# Solving a matrix equation $X=c \cdot AXA' +I$ with a diagonal corrections

I am now struggling to solve the matrix $X \in R^{n \times n}$ in the following equation:

$X=c \cdot AXA' - diag(c \cdot AXA')+ I$,

where

(1) $A \in R^{n \times n}$ is a given matrix whose element $0\le A_{i,j} \le 1$,

(2) $c$ is a constant value $0<c<1$,

(3) $I \in R^{n \times n}$ is an identity matrix,

(4) The operator $diag(X)$ returns a diagonal matrix with the same size of matrix $X$, whose main diagonal entries are the diagonal entries of $X$.

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I know that if the $diag(\cdot)$ terms in the above equation is omitted, then I can solve $X$ in the equation $X=c \cdot AXA' + I$ easily, because $X=I+cAA'+c^2A^2 A'^2 + ...$ is a unique solution. However, currently there is an additional diagonal term in the equation to ensure $X$'s diagonal entries are corrected to all 1s. So I appreciate if you can give me some hints on solving that equation. Thanks in advance.

• Actually your assumptions are not sufficient for the convergence of the series $X=I+cAA'+c^2A^2 A'^2 + \dots$. For instance, if $A_{ij}=1$ for all $i,j$ then $A^k=A'^k=n^{k-1}A$ so you need $|c|<1/n^2$. Commented Aug 14, 2014 at 14:42
• And the same condition together with(1) is also sufficient for the convergence of the Neumann series $X:=I+\mathcal{L}I+ \mathcal{L}^2I\dots$ for the solutions of both problems, written as $X=I+\mathcal{L}X$. Commented Aug 14, 2014 at 15:24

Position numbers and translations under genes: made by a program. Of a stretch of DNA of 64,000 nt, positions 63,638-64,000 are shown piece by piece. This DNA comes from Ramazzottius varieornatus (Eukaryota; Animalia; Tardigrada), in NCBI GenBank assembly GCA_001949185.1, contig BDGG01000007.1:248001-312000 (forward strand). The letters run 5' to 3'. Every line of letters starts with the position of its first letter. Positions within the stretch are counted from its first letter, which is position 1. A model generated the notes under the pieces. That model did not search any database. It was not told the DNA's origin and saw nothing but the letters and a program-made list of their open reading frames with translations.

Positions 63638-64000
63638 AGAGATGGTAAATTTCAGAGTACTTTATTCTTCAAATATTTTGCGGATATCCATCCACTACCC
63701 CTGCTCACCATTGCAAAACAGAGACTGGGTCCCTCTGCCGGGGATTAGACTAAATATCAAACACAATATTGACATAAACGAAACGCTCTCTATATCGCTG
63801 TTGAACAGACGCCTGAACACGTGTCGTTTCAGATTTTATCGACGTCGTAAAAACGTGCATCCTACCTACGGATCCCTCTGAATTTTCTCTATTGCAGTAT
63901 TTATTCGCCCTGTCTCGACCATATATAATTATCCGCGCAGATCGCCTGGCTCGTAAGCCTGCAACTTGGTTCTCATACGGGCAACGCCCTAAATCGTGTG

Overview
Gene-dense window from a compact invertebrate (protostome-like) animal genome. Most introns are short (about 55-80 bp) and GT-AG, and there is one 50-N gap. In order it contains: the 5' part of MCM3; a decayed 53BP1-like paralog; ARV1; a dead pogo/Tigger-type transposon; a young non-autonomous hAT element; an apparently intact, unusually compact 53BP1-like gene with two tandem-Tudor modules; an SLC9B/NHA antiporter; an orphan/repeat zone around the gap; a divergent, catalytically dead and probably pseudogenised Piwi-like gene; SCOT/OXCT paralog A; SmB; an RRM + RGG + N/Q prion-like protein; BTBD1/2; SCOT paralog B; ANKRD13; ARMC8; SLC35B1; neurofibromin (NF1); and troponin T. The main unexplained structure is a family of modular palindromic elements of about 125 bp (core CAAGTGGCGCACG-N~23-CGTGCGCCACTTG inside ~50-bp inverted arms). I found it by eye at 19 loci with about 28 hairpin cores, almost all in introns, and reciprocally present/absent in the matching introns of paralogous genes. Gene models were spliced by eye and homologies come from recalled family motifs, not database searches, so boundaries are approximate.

• @PietroMajer, Thanks for pointing out the right convergence condition. Currently, what I am baffling with user35593's answer is that how to find out $D$ effectively. It seems to me that calculating $D$ is still very hard. Commented Aug 14, 2014 at 17:25
• If $c$ small is OK to you, can't you just solve your problem by means of the Newman series (check my previous comment)? Precisely, with $\mathcal{L}M:=cAMA'-c\mathrm{diag}(AMA')$. Commented Aug 14, 2014 at 17:42
• I don't think so, because the infinite product needs $\mathcal{L}^{2^k}$, not $\mathcal{L}^{2^k}I$. But the series $X=\sum_{k\ge0}M_k$ with $M_0:=I$, $M_{k+1}=\mathcal{L}M_k$ is not that bad. Note that $\mathcal{L}M$ is even simpler than $cAMA'$ to compute (the entries coincide outside the diagonal, and diagonal entries in $\mathcal{L}M$ are zero). Commented Aug 14, 2014 at 20:50

Let $D$ be the (unknown) diagonal matrix defined by $$D:=I-diag(cAXA').$$ Then $X=cAXA'+D$ and as in your comment we have (assuming that $c\|A\|\|A'\|<1$) that $$X=D+cADA'+c^2A^2D(A')^2+\dots$$ is a solution. Now the problem is to choose $D$ in such a way that $X$ is 1 on the diagonal. For this consider the linear map $f$ defined by $$D \mapsto diag(D+cADA'+c^2A^2D(A')^2+\dots)$$ and find $D:=f^{-1}(I)$.
• Is there an explicit expression for $D$ ? Commented Jul 15, 2014 at 14:29
We study an affine equation $\phi(X)=X$ but there is no closed form for "the" solution.
Here $\phi:X\rightarrow cAXA^T-diag(cAXA^T)+I$ ; let $E_i$ be the matrix with all entries $=0$ except the $(i,i)^{th}$ that is $1$. If we stack the square matrices row by row, then $\sum_i E_i\bigotimes E_i:X\rightarrow diag(X)$ (cf. http://en.wikipedia.org/wiki/Kronecker_product). Thus $\phi=cA\bigotimes A-c(\sum_i E_i\bigotimes E_i)(A\bigotimes A)+1=cA\bigotimes A-c\sum_i(E_iA)\bigotimes(E_iA)+1=cA\bigotimes A-c\sum_i A_i\bigotimes A_i+1$ where $1:X\rightarrow I$ and $A_i$ is the matrix with all rows $=0$ except the $i^{th}$ that is the $i^{th}$ row of $A$. There exist numerical methods that solve this type of equation.
EDIT: for $l^2$ norm, $||\sum_i E_i\bigotimes E_i)||=1$ and $||A\bigotimes A||\leq ||A||^2$. Therefore $||D\phi||\leq 2c||A||^2$ ; if $2c||A||^2\leq k<1$, then we can use the Banach fixed point theorem.